In the too-hot Indian summer, we found ourselves in Vizhinjam, a tiny fishing village on the southern tip of the southern state of Kerala, India. Once the home of kings, Vizhinjam is now a scrappy town of thatched cottages, dirt roads, and Ayurvedic medicine shops. Almost every man appears to be a fisherman. The boats are owned by a handful of men and worked hard everyday by freelancers. Others make boats by hand and freedive for crustaceans.
Muslims live on one side of town and Christians on the other, with a demarcating road running through the middle. The last ten years have been without incident, but clashes in the past have been deadly. As it so happened, we were in the village for Palm Sunday. Christians walked the road in procession, stopping every few yards to kneel and pray.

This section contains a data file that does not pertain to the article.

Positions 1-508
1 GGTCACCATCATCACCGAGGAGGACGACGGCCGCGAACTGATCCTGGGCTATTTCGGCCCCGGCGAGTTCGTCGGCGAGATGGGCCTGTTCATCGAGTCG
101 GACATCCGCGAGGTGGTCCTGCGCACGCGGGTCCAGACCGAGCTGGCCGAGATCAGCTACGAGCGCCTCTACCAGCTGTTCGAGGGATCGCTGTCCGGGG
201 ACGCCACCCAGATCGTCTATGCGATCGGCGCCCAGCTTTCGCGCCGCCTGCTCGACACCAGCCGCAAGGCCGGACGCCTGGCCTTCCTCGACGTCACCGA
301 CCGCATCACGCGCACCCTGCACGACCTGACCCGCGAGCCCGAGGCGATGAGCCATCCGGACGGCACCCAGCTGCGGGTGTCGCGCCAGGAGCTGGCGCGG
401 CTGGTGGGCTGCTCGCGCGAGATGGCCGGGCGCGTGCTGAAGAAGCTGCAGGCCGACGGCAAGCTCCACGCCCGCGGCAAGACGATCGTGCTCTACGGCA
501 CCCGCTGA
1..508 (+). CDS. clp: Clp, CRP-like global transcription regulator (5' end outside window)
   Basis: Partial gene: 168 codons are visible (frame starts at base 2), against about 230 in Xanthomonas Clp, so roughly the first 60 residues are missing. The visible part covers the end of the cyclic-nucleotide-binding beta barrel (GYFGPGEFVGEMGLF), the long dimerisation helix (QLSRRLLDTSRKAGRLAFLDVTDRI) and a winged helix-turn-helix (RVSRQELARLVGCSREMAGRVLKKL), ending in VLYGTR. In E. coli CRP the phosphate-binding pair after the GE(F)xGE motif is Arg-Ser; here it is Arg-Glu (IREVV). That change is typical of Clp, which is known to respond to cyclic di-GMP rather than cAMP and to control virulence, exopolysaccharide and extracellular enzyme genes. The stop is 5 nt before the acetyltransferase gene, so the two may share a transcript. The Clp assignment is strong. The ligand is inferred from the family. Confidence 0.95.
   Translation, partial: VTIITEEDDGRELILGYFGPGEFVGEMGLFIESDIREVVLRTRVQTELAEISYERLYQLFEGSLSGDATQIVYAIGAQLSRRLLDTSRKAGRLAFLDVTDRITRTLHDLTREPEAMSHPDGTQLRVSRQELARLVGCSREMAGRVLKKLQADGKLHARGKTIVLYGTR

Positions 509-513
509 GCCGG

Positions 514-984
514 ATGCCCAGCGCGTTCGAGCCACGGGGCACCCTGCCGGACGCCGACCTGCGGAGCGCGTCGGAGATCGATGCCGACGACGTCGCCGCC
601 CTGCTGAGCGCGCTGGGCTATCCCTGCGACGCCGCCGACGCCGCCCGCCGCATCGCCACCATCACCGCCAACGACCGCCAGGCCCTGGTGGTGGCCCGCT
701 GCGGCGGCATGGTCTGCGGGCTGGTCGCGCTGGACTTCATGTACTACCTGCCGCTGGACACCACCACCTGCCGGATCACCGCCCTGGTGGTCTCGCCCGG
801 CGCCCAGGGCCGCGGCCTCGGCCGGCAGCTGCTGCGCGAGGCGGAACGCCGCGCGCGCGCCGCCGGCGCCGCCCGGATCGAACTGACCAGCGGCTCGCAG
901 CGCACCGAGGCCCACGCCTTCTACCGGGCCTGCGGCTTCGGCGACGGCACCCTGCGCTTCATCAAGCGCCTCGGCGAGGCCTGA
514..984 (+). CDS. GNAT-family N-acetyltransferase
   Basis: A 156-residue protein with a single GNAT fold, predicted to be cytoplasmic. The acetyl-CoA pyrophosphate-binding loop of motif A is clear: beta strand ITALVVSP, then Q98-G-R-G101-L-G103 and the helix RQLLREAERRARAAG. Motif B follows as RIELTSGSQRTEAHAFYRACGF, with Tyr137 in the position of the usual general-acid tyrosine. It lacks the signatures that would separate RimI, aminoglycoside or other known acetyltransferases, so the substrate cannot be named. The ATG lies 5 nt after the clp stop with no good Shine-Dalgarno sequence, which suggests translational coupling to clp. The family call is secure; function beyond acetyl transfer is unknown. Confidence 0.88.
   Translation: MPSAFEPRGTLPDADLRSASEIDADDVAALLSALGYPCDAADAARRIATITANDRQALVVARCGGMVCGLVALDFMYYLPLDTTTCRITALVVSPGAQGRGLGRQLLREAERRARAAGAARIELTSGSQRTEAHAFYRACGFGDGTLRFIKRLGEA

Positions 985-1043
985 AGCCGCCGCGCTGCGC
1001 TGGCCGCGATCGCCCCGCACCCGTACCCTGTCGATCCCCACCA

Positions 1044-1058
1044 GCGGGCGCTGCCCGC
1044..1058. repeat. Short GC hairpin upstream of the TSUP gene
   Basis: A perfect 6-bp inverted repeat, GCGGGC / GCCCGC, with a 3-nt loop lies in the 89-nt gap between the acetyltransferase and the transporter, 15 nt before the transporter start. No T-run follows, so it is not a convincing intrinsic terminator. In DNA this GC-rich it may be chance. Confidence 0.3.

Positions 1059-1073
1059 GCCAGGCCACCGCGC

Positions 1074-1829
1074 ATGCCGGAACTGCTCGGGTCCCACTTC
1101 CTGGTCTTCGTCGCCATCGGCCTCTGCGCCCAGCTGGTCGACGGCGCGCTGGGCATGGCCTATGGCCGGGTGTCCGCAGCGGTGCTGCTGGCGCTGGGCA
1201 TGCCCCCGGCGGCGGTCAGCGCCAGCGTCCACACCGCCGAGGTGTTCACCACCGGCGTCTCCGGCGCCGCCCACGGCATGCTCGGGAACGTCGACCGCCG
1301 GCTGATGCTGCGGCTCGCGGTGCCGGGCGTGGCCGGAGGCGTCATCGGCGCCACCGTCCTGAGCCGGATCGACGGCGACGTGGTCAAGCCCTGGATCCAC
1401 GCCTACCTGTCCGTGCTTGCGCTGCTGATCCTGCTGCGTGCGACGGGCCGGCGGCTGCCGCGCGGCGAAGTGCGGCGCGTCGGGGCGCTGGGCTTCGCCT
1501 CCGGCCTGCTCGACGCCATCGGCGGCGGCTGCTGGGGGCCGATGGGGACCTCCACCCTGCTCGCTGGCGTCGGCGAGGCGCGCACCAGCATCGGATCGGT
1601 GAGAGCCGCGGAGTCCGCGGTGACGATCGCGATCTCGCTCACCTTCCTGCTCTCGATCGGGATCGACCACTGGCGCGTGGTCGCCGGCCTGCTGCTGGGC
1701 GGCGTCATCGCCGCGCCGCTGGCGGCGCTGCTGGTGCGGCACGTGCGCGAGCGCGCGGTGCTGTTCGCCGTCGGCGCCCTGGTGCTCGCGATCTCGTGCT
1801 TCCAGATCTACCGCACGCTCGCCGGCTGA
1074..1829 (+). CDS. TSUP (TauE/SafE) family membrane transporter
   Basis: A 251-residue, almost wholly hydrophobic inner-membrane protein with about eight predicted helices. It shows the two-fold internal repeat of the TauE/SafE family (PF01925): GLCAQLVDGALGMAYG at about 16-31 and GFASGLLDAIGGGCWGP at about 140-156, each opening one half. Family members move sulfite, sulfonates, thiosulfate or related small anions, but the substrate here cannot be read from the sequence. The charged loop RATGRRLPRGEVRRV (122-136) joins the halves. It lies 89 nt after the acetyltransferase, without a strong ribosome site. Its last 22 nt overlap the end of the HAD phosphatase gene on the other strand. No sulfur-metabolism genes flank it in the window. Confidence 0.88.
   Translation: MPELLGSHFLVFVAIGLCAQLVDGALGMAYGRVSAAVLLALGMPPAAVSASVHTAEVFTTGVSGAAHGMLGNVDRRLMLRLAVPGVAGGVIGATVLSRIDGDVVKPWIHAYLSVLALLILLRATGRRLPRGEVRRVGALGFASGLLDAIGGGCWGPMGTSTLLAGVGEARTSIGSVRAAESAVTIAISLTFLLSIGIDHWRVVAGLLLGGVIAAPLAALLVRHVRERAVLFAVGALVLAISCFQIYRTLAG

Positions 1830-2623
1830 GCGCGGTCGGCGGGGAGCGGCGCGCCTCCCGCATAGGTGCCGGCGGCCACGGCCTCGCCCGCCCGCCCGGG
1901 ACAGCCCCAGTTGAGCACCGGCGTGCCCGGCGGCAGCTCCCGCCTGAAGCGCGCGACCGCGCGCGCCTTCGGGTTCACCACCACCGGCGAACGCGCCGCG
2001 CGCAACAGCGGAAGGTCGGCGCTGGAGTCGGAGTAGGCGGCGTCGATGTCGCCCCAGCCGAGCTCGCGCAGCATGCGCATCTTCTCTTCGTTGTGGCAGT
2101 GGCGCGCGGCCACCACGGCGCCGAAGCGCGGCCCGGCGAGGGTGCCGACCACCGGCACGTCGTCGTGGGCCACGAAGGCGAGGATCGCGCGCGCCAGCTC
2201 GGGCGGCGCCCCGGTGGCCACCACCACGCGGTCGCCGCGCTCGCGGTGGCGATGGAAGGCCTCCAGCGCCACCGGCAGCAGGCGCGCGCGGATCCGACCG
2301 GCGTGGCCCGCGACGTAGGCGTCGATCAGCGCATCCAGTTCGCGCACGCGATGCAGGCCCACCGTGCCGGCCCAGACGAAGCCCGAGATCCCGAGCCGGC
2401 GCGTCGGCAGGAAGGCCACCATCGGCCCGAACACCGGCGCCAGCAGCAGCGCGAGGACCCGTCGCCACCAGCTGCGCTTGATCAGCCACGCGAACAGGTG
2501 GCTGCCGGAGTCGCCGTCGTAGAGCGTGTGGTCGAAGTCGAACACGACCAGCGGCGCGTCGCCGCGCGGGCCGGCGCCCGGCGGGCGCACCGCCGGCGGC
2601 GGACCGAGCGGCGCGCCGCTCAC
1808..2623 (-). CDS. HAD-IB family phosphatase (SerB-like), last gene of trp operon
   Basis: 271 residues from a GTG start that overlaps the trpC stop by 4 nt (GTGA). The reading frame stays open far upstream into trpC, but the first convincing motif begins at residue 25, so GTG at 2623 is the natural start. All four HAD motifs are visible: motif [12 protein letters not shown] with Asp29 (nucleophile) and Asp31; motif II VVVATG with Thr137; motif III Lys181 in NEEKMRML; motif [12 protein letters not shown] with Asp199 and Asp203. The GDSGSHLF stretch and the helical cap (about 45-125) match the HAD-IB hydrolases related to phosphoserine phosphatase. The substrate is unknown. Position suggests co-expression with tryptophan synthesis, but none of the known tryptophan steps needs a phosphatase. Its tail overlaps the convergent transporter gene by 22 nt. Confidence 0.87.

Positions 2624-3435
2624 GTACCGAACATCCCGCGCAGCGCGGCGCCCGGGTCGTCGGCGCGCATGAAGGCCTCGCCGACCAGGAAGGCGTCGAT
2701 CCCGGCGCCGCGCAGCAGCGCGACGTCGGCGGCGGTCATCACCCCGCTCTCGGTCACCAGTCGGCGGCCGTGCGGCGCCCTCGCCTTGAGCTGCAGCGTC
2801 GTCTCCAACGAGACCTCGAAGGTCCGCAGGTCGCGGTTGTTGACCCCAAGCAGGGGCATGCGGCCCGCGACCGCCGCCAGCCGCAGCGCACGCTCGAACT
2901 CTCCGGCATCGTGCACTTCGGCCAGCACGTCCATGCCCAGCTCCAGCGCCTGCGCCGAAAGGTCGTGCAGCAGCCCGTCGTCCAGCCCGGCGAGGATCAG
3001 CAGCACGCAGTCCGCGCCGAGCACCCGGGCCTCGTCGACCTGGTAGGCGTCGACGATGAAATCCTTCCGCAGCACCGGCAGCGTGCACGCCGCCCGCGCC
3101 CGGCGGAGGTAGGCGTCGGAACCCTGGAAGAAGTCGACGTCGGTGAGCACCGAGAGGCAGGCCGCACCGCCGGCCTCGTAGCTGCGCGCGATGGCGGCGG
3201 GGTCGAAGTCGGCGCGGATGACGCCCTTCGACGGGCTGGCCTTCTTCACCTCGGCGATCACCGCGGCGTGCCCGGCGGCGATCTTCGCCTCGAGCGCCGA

To say life is hard here is an understatement. Men fish in to old age – there is no retirement. The women are forever busy caring for children, buying the fish from boats as they come ashore in the early mornings, cleaning and selling them in the markets.
A $580M port project is in negotiation for Vizinjam. It’s proximity to international waters and deep passage make it ideal for development. Impossible to imagine how lives would change.